Although there’s been plenty of talk about the world-changing potential of Roy Choi and Daniel Patterson’s fast food venture LocoL, we haven't actually seen a critical review of the food itself from any of our local experts. As East Bay Express critic Luke Tsai notes in this week’s review, "it’s easy to get caught up in the narrative" and forget that even revolutionary food still has to taste like something people actually want to eat. With that in mind, both Tsai and the Weekly’s Pete Kane turned in reviews of LocoL’s first Northern California location, which arrived in Uptown Oakland in May. While each of them found some favorites on the friendly cartoon-branded menu, the two reviews feel like they arrived from completely opposite places, and not just because one managed to provoke Choi’s ire.
Case in point: both critics seemed to agree that the most successful menu items were those that came closest to what diners tend to expect from a fast food restaurant, namely the $5 flagship "Cheeseburg." Engineered from 70 percent beef, 30 percent grains, and some seaweed for an extra umami kick, the burger is in the running for "the best cheeseburger in Oakland you can buy for $5," Tsai went so far to say (are there others?).
Both critics described the Veggie Burg (and corresponding bunless "Nug" version) as "falafel-like," but where Kane found a vegetarian burger he "genuinely enjoyed" for the first time ever, Tsai thought it had an "unappealing gummy texture" that didn’t work. Same for the Noodleman bowl, which Kane singled out as one of his favorites with a "simple broth of ginger, chile, and lime," but Tsai thought was simply bland.
So, if we’re trying to glean some overarching narrative from two critical (if mostly positive) reviews, it seems that LocoL either has some extremely divisive menu items, or some major consistency issues to work out. While neither explanation is necessarily damning for a brand new and rapidly adapting chain, if Roy Choi and Daniel Patterson truly want to take on McDonald’s and its ilk, then there are still some rules they’ll need to play by: Namely that people like to know exactly what they’re going to get no matter if they’re in Oakland or Oklahoma. On a human level, however, LocoL appears to have already achieved one of its biggest goals. Despite Kane's clunky complaint about the noise, both critics raved about the restaurant's warm and friendly staff — something you don’t often hear about at McDonald’s.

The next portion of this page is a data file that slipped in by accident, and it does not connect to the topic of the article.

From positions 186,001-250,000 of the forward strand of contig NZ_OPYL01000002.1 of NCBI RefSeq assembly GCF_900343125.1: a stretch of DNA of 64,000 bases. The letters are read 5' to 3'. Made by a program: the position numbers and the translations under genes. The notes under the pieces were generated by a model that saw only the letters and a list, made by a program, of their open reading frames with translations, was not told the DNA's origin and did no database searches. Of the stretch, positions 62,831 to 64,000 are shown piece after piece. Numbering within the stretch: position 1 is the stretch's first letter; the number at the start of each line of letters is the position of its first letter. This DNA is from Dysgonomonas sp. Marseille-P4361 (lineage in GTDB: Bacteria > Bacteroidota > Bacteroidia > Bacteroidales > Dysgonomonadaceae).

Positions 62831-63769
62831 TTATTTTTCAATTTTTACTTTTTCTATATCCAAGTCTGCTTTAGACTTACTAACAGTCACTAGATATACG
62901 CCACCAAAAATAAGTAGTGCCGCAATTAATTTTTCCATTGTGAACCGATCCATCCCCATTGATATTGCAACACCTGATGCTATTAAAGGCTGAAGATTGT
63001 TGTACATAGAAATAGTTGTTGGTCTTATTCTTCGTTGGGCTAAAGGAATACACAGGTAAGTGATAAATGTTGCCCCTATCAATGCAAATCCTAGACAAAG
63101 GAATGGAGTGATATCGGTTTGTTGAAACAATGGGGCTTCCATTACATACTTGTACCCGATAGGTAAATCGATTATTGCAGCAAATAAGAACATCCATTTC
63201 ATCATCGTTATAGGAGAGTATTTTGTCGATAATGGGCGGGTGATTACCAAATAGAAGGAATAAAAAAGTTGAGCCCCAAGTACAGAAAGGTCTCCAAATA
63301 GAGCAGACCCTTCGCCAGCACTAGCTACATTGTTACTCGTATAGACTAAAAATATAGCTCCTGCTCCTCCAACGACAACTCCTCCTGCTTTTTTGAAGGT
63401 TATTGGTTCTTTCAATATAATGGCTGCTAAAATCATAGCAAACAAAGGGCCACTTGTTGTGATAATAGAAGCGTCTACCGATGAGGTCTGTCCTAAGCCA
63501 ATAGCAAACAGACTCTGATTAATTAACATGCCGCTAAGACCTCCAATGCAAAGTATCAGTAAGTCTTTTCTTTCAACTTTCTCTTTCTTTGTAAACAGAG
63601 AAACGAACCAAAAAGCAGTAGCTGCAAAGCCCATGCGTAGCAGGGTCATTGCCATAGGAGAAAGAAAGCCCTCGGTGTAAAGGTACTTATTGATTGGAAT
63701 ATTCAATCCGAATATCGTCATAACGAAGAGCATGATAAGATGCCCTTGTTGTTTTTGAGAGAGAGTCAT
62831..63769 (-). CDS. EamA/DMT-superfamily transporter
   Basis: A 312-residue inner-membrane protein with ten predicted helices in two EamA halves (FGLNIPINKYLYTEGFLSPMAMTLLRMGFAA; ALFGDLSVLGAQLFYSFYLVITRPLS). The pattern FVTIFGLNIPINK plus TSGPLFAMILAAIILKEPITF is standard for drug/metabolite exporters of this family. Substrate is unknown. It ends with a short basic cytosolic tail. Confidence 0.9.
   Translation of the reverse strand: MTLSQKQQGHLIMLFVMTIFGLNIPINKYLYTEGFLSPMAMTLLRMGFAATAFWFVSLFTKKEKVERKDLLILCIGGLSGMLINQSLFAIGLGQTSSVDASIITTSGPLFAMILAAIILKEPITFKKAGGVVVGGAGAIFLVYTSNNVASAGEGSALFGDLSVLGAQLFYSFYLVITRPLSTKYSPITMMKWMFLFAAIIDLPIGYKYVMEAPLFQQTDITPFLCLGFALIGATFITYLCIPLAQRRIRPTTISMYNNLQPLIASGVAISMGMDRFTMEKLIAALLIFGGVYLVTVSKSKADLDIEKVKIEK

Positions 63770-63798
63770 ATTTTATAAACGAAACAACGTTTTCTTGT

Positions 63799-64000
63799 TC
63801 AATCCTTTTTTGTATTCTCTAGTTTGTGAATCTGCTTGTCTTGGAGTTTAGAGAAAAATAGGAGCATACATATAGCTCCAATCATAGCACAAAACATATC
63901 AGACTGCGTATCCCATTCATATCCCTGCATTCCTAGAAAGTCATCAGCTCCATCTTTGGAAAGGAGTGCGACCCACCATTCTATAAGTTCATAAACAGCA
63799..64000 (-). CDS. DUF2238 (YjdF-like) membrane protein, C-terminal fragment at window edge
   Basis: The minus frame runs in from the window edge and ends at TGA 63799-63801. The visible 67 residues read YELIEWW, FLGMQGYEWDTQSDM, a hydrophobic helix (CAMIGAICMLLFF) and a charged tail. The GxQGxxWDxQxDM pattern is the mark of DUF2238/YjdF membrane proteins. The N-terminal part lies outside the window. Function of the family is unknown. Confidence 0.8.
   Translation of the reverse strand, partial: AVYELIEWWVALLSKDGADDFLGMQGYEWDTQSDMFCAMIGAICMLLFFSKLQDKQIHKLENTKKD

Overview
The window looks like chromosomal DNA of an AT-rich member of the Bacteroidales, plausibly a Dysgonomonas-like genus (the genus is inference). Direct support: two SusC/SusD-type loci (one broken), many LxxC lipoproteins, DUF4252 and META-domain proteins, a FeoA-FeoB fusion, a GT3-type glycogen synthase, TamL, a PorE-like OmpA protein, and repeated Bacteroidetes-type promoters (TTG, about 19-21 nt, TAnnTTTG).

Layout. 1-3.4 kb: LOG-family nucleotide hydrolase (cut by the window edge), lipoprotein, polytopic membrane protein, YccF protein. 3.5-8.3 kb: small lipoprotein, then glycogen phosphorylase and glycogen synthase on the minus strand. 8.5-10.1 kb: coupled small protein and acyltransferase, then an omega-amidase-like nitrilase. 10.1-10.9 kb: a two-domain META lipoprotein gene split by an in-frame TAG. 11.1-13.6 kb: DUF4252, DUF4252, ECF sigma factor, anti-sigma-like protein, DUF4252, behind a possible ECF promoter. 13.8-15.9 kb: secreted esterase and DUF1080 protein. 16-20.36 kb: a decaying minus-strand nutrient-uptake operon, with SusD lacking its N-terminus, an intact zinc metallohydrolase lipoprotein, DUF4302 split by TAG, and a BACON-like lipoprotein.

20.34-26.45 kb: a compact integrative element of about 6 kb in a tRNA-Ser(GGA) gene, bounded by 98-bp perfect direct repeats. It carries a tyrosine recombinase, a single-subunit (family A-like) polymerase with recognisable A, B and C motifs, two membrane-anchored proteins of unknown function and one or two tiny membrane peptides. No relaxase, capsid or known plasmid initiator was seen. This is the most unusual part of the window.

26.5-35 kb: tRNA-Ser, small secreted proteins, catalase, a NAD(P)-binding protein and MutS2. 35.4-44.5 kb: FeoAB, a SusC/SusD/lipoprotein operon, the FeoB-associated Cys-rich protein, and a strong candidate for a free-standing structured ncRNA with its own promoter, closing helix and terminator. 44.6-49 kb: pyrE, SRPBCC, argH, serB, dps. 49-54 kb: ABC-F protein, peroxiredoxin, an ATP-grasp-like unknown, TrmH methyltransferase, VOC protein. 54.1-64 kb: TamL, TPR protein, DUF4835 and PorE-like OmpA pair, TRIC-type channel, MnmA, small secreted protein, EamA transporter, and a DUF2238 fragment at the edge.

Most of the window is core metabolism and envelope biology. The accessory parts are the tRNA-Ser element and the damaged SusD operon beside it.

Over at the Chronicle, Michael Bauer remains silent on LocoL (for now?), but he’s excited for chef Curtis Di Fede’s latest project in Napa. Bauer was a fan of Di Fede’s Southern Italian fare at Oenotri, and he’s no less enthralled by Miminashi, an izakaya concept that Di Fede brought back from his travels abroad hoping it would spice up the offerings in downtown Napa. Luckily for Di Fede and company, as soon as Bauer steps into the "breathtaking interior," our longtime critic is already on the hook. From there on out, Bauer is overwhelmingly positive.
Here, Di Fede repeats Oenotri’s successes by sticking to traditional techniques "but with enough flair to create excitement and engage Northern California diners." In other words: it’s technically proficient Japanese food, with a focus on "pristine produce" and perfectly sourced ingredients. Chicken "dominates the menu" and the yakitori kitchen uses virtual every bit of it, beak-to-talon. He loves a summer salad, a squab dish, even a $16.50 bowl of fried rice with squid and cabbage kimchi gave each piece the opportunity to "blossom." In fact, the only dishes Bauer couldn’t get behind were two types of ramen and a "soft and sticky" donburi. But even those missteps are easily overlooked when you factor in a wine list that "defies expectations" even for Napa, a "perfectly balanced" cocktail menu and the constantly changing desserts, all of which are chef-y takes on soft-serve sundaes.
The rating: Three stars for the "very impressive" Miminashi.